Still, who knows? Today's dream may be part of tomorrow's opportunity. These days, it's nice to think so.

— Mary Jander, Senior Editor, Light Reading
LightMan 12/4/2012 | 10:37:14 PM
re: Billing Software Market Worth $30B? It seems like carriers and incumbents like developing their billing systems in-house so they can differentiate their offerings and don't further give the perception of a commodity good.

By chance does this report breakout numbers of customers? I would interested in seeing the breakout. Folks like Portal and Kenan offering $400k and up packages as well as Infodirections, the company that "bills" themselves as "The most installed billing solution in America", probably have some sizeable numbers.

jim_smith 12/4/2012 | 10:37:07 PM
re: Billing Software Market Worth $30B? OSS related software
(a) has been around for ages,
(b) is not specific to telecom,
(c) is driven mainly by bureaucracy, rather than
technology, and (as a result)
(d) is considered "boring" when compared with the
sexy stuff like IP, MLPS, WDM, etc.

Why then, is there a sudden increase in interest?

Is it because
(a) thats the most exciting thing going on right
now in telecom? (that's pretty scary!) or
(b) the OSS industry is going through a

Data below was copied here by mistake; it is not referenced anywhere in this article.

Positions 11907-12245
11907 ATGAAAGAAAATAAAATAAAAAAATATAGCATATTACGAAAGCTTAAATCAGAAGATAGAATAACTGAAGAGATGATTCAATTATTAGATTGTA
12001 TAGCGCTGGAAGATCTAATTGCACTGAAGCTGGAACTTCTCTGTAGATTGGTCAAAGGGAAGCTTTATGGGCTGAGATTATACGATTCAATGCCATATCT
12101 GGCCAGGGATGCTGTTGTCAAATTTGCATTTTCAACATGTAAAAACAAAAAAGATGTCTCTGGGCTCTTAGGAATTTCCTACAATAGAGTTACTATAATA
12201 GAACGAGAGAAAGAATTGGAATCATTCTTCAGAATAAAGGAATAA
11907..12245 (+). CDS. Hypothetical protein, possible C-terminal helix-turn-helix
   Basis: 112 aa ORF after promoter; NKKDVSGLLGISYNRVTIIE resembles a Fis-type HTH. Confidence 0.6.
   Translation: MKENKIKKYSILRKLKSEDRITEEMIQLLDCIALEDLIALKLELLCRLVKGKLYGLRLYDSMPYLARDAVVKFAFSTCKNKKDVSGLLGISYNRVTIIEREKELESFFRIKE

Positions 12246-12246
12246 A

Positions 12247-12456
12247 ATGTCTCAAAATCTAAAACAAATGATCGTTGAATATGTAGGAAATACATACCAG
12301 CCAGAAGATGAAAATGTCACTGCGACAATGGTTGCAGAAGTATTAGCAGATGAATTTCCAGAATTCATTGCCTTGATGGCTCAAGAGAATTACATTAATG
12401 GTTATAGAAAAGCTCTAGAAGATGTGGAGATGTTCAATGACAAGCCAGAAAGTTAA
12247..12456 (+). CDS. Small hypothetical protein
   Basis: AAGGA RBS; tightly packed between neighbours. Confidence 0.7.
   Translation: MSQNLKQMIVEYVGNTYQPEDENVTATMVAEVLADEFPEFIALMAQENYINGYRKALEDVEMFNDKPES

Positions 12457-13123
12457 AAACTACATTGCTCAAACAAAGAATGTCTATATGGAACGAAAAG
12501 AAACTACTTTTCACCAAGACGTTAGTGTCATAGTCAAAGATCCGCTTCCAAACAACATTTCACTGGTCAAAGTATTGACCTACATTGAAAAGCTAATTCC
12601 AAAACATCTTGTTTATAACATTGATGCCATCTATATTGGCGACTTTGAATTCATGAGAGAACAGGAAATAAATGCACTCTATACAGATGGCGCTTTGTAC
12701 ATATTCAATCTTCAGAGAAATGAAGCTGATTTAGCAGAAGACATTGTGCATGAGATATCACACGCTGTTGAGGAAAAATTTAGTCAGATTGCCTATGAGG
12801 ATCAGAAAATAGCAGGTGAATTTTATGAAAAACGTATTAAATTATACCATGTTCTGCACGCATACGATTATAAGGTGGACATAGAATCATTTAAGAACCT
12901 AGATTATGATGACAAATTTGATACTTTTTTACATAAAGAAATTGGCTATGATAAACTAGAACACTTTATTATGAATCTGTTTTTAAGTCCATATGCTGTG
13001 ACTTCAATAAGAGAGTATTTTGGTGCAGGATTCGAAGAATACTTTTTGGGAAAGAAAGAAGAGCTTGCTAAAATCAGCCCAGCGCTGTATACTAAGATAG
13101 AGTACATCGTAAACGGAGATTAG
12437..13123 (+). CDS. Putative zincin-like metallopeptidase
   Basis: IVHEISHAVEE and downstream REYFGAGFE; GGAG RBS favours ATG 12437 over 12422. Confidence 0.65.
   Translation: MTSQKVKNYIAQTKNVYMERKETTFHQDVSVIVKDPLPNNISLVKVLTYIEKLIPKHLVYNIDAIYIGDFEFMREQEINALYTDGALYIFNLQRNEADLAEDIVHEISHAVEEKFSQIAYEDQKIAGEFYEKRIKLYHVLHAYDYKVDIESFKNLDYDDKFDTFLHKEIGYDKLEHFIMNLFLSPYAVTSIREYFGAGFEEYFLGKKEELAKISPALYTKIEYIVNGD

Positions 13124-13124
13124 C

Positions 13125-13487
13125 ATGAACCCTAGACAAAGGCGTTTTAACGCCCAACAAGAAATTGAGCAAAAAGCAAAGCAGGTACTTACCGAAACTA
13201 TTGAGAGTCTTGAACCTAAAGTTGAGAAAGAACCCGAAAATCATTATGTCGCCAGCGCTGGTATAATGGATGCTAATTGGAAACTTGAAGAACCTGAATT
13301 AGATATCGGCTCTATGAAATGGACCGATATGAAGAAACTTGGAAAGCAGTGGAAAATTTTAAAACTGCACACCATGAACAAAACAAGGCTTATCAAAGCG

revolution, which makes it as exciting as
the usual suspects -- IP, BLAH, BLAH, etc.
dbwbca 12/4/2012 | 10:37:05 PM
re: Billing Software Market Worth $30B? I believe that Lightreading is misquoting RHK: I've only seen the press release (not the report), but they did not claim that "sales" of OSS software total $33B, but rather "expenditures". RHK further stated that sales represented no more than 40% of total expenditures, up from only 10% a decade ago.

I also question whether RHK really stated that Verizon spent $38B. This makes no sense at all as it is more than their estimate of total industry expenditures. LightReading initially reported the Verizon figure as $39M but modified the article without comment after the figure was questioned on the message board.
Paul Andrews 12/4/2012 | 10:37:05 PM
re: Billing Software Market Worth $30B? I've always considered the OSS part of the equation to be where its at, man.

To efficiently take orders, provision orders, bill orders, cancel orders, and refund orders without error is a Twentieth Century dream that may come true. Are we smart enough to make it happen? Or will man's sloppy nature and restless ego always conspire to thwart plans for uniformly understandable stoytelling?

Plus, wouldn't this whole internet revolution be a lot more fun and interesting if we could use intelligent software to reward the best of the content providers at the same time we pay the providers and builders of the delivery system?
pschwartz 12/4/2012 | 10:36:24 PM
re: Billing Software Market Worth $30B? Hello Lightman,
This is Peter Schwartz, Account Executive with Frost & Sullivan. We don't break out numbers of customers by vendor in this report, but rather total revenue in a given market segment. Company market shares are sliced into many subsegments for this market (regional, solution delivery, vertical, mediation, etc,.).

If you would like more info or have any questions, feel free to email me at [email protected]

Best Regards,

Peter Schwartz
Sign In